By Jim Caple
Page 2

Editor's note: He managed the Red Sox and coached for the Yankees. So we take a shot at how Don Zimmer, the man who knows them both so well, would analyze the ALCS ... if given the chance. In other words, What Would Zimmer Do?

"Everyone asks me what I would do to wake up the Red Sox' bats and get them going. The first thing I would do is give them all haircuts, and probably showers, especially Johnny Damon.

"Whenever I look at these Red Sox, I can't help but think of my days playing with the House of David team before I signed with the Dodgers. I was bald as a cue ball even then so I had to wear a fake beard like those idiot fans of Johnny Damon do and let me tell you, it itched like hell. The worst part was when my teammates put Krazy Glue in the beard and I had to shave it off. Gave me a rash so bad I looked like I had been bobbing for French fries.

"Anyway, I also would try shaking up things up by having my wife, Soot, pick out the lineup. That's what I did during the Boston Massacre. Just gave her the lineup card while she was clipping coupons and said, 'Fill it out.' Nah, it didn't work, but you never know. Then I would have that little guy Pedro brings into the clubhouse and make him the batboy for luck, maybe have everyone rub his head or something, too. And if that doesn't work, I'd bring in a witch doctor, Manny probably knows one, and have him burn the bats and maybe sacrifice a rooster or stick a pin in the back of a Kevin Brown voodoo doll. Don't laugh. We used to do that when I was playing winter ball in Cuba before the revolution and it always worked. But then Castro took over and we couldn't do it anymore because he kicked all the Americans out of the country and put the witch doctors in charge of the economy.

"But really, I think the Sox bats are going to bust loose now that they're back home in Boston. I think the Red Sox will win one, maybe two games but no way they win the series. I just don't know if their pitching is good enough. I mean, look at that Bronson Arroyo guy they're starting tonight. How can you feel good about a starting pitcher with his hair in those corncob things?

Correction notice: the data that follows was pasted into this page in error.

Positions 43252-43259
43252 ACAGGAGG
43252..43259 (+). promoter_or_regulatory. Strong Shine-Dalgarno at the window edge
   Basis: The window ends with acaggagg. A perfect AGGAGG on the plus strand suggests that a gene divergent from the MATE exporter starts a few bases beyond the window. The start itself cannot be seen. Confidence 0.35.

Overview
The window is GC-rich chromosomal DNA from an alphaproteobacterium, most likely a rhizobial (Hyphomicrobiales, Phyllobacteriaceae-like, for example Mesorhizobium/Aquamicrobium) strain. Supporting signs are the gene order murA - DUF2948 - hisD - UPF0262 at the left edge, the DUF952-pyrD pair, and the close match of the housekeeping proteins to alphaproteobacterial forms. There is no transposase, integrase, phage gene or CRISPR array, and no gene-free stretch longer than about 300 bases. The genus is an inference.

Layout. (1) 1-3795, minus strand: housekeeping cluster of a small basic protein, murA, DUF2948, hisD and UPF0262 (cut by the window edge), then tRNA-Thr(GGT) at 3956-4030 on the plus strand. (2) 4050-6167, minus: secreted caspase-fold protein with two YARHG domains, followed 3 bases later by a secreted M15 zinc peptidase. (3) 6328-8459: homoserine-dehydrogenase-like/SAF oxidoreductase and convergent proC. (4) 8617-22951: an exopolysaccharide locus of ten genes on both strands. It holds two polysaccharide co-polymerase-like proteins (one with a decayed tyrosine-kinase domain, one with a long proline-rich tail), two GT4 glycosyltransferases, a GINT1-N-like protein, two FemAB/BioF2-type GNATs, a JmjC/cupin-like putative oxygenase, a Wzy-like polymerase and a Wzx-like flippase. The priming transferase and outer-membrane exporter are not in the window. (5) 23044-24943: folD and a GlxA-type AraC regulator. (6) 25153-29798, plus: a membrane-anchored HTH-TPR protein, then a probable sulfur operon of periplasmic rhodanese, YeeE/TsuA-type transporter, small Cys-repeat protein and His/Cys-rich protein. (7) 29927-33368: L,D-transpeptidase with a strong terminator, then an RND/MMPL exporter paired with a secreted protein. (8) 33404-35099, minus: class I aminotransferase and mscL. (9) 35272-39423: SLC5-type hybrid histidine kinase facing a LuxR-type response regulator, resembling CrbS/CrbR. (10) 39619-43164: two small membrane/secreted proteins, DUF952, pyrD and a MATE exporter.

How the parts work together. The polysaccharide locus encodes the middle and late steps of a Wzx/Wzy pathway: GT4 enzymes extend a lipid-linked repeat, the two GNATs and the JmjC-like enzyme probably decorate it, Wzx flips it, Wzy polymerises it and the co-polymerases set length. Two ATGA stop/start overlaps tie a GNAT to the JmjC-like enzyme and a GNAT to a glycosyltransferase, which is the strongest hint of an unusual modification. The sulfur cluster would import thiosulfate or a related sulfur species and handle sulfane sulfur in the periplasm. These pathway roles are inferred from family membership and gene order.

"You know, I'll always cherish my years sitting in the Yankee Stadium dugout with Joe, but I loved managing the Red Sox. Well, not when the fans dumped sewage on my lawn and threw bricks through my windows and slashed the tires on my car and made my wife Soot cry because of all those phone calls at 4 a.m. But it was always great there up until June.

"And I met some great people, too. I'll never forget listening to Glen Campbell music with Carlton Fisk and smoking cigars with Luis Tiant. Only I think they might have been those 'funny' cigars, if you know what I mean, because sometimes I would get these crazy thoughts that made perfect sense at the time but didn't seem so good afterward, like pitching Mike Torrez on three days' rest or starting Bobby Sprowl against the Yankees.

"I also liked meeting up with this one goofy comedy writer in a bar by the public garden after games. We'd sit together and drink until closing time and he would try out his jokes on me and I would laugh just to be polite but really, he wasn't nearly as funny as Joey Bishop. Then one day after the Red Sox canned me he called up and said he had just sold a new TV show to NBC about an ex-Red Sox pitcher running a bar in Boston, the sort of place where everyone knows your name, and he wanted to know whether I wanted to play an old coach who worked there as a bartender. I needed a job and I would have done it if I thought it would be a hit like 'The Golden Girls' but I never though this goofy writer guy was that funny in the first place so I turned him down and took a job as a coach with the Cubs.

"It was the right thing to do because I wound up managing the Cubs and coaching with Joe in New York and I've been in baseball 56 years now and I've enjoyed every minute. Besides, I don't think that show of his ever caught on anyhow."

Jim Caple is a senior writer for